This is another certification that is applicable to a huge range of projects. However, you’re required to have at least five years project management experience to be able to attempt the PMP due to its high level. It is best suited to advanced project managers looking to polish their skills and elevate themselves to the top of their field.

CAPM Certification

An entry-level alternative from PMI, is the Certified Associate in Project Management (CAPM). This covers a range of project management topics similar to that of the PMP. This allows you start your project management career with awareness of the full range of skills needed to be a successful manager, for the long term. PMI’s CAPM is a fantastic option for inexperienced managers.

PSM Certification

Image courtesy of Sira Anamwong at’s Professional Scrum Master certification is all about teaching you to remove obstacles and difficulties for your team. It covers managing behavioural shifts, the unique dynamics within teams and coaching your team. The end goal of the Professional Scrum Master certification is to allow you to boost the productivity and efficiency of your team, improving the overall success rates of your projects.

Due to the personable and interactive nature of the Professional Scrum Master, it is best suited to managers responsible for large or fast-moving teams. It is also worth noting that learning for the Scrum Master course is often done through highly interactive exercises and environments, making the skills easily transferable to the workplace.

About the Author:        
Sarah writes for Firebrand Training on a number of IT related topics. This includes exams, training, certification trends, project management, certification, careers advice and the industry itself. Sarah has 11 years of experience in the IT industry.

Thursday, 7 May 2015

PMP exam 2015 update - here are your new tasks

By Sarah Morgan

On 1 November 2015 your PMP exam will be changing to align with the current status of the project management profession.

If you’re taking your exam after November 1, you’ll need to prepare for 8 entirely new tasks found across domains 1-to-4. To save you from searching the PMP Examination Content Outline, here they are…

Domain 1 – Initiating the Project

  • Task 2
    • Identify key deliverables based on the business requirements, in order to manage customer expectations and direct the achievement of project goals.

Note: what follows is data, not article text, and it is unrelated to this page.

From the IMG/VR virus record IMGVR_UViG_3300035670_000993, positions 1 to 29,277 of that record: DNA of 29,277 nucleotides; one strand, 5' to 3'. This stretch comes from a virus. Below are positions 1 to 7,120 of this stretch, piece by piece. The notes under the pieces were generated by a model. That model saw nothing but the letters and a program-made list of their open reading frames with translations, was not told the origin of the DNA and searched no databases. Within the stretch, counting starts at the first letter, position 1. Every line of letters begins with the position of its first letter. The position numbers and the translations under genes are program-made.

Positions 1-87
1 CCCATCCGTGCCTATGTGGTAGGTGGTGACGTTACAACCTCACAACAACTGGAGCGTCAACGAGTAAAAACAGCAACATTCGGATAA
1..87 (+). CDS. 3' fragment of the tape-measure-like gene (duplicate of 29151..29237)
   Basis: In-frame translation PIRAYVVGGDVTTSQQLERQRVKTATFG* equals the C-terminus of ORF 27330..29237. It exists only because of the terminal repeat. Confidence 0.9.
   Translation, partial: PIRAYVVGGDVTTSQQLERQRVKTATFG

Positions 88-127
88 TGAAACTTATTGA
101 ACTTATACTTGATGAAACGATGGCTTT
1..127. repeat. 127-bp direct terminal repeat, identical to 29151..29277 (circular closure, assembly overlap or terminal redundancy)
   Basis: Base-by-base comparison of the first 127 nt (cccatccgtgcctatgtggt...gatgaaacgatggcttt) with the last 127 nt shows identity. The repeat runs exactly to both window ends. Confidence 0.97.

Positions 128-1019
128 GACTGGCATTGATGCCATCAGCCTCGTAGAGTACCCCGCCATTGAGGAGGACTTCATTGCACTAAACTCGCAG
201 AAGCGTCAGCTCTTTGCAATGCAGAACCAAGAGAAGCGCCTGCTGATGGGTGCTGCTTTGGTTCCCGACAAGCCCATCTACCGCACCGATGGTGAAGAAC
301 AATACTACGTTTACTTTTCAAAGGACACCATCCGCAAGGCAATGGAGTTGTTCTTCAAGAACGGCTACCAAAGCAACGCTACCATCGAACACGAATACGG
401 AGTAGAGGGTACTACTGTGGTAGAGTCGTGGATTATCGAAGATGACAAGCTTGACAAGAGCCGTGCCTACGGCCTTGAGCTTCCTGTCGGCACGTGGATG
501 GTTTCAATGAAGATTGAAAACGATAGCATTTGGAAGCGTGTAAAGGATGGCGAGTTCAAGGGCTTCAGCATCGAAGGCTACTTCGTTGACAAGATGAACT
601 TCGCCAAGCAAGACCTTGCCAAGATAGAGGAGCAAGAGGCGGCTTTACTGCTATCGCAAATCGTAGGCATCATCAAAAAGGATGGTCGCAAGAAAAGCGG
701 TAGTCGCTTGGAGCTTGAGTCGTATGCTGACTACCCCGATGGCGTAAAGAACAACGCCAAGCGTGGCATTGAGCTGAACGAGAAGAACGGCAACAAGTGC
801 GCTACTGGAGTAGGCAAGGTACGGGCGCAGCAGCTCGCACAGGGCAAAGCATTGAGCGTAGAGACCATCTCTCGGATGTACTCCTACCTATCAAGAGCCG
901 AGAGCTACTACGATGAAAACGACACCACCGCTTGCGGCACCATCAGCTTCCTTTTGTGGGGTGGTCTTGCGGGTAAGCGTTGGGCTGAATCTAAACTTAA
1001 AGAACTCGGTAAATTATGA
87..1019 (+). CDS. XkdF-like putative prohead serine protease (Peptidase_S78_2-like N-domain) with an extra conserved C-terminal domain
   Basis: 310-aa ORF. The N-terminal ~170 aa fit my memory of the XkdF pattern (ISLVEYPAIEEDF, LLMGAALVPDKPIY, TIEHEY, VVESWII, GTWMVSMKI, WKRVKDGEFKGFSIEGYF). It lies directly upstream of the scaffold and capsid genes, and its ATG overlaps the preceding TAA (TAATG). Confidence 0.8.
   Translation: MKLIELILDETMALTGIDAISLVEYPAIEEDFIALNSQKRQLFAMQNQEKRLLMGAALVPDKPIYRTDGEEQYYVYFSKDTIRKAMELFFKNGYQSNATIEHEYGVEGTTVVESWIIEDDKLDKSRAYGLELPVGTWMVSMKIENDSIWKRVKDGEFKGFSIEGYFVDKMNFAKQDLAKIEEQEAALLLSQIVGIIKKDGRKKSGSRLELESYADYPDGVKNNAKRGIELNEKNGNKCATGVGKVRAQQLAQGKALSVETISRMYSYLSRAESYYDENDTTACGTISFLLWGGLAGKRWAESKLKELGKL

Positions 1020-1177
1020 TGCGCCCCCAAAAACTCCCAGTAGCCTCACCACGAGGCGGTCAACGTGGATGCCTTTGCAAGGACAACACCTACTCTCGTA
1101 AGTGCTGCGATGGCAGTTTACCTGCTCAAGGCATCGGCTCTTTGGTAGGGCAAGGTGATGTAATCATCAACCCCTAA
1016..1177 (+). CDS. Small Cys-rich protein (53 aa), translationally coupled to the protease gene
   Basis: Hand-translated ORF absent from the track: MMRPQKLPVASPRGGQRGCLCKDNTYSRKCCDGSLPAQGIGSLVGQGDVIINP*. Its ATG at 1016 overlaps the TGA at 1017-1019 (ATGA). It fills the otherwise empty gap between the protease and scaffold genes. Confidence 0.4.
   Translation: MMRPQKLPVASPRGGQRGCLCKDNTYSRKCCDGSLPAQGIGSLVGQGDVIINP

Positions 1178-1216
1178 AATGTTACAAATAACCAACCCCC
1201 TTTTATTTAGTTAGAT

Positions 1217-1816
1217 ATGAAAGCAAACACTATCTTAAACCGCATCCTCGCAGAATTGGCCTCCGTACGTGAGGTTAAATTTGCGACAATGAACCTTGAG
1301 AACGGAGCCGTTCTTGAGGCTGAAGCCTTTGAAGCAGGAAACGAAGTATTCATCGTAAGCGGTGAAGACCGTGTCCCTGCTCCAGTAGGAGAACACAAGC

• Task 7
    • Conduct benefit analysis with stakeholders (including sponsor, customer, subject matter experts), in order to validate project alignment with organisational strategy and expected business value.
  • Task 8
    • Inform stakeholders of the approved project charter, in order to ensure common understanding of the key deliverables, milestones, and their roles and responsibilities.

Domain 2 – Planning the Project

  • Task 13
    • Develop the stakeholder management plan by analysing needs, interests, and potential impact, in order to effectively manage stakeholders' expectations and engage them in project decisions.

Domain 3 – Executing the Project

  • Task 6
    • Manage the flow of information by following the communications plan, in order to keep stakeholders engaged and informed.
  • Task 7
    • Maintain stakeholder relationships by following the stakeholder management plan, in order to receive continued support and manage expectations.

Domain 4 – Monitoring and Controlling the Project

  • Task 6
    • Capture, analyse, and manage lessons learned using lessons learned management techniques, in order to enable continuous improvement.
  • Task 7
    • Monitor procurement activities according to the procurement plan, in order to verify compliance with project objectives.

Domain 5 – Closing the Project

There are no new tasks in Domain 5.

Please note: this is not the finalised version of the PMP examination content outline. The proportion of questions from each domain that will appear on the exam has not as yet been determined.

The knowledge and skills associated with these domains and tasks will be forthcoming. PMI state that this information will be available no later than 15 June 2015.

For more information on the 2015 PMP update, and for frequently asked questions, take a look at this blog.

Related articles:

About the Author: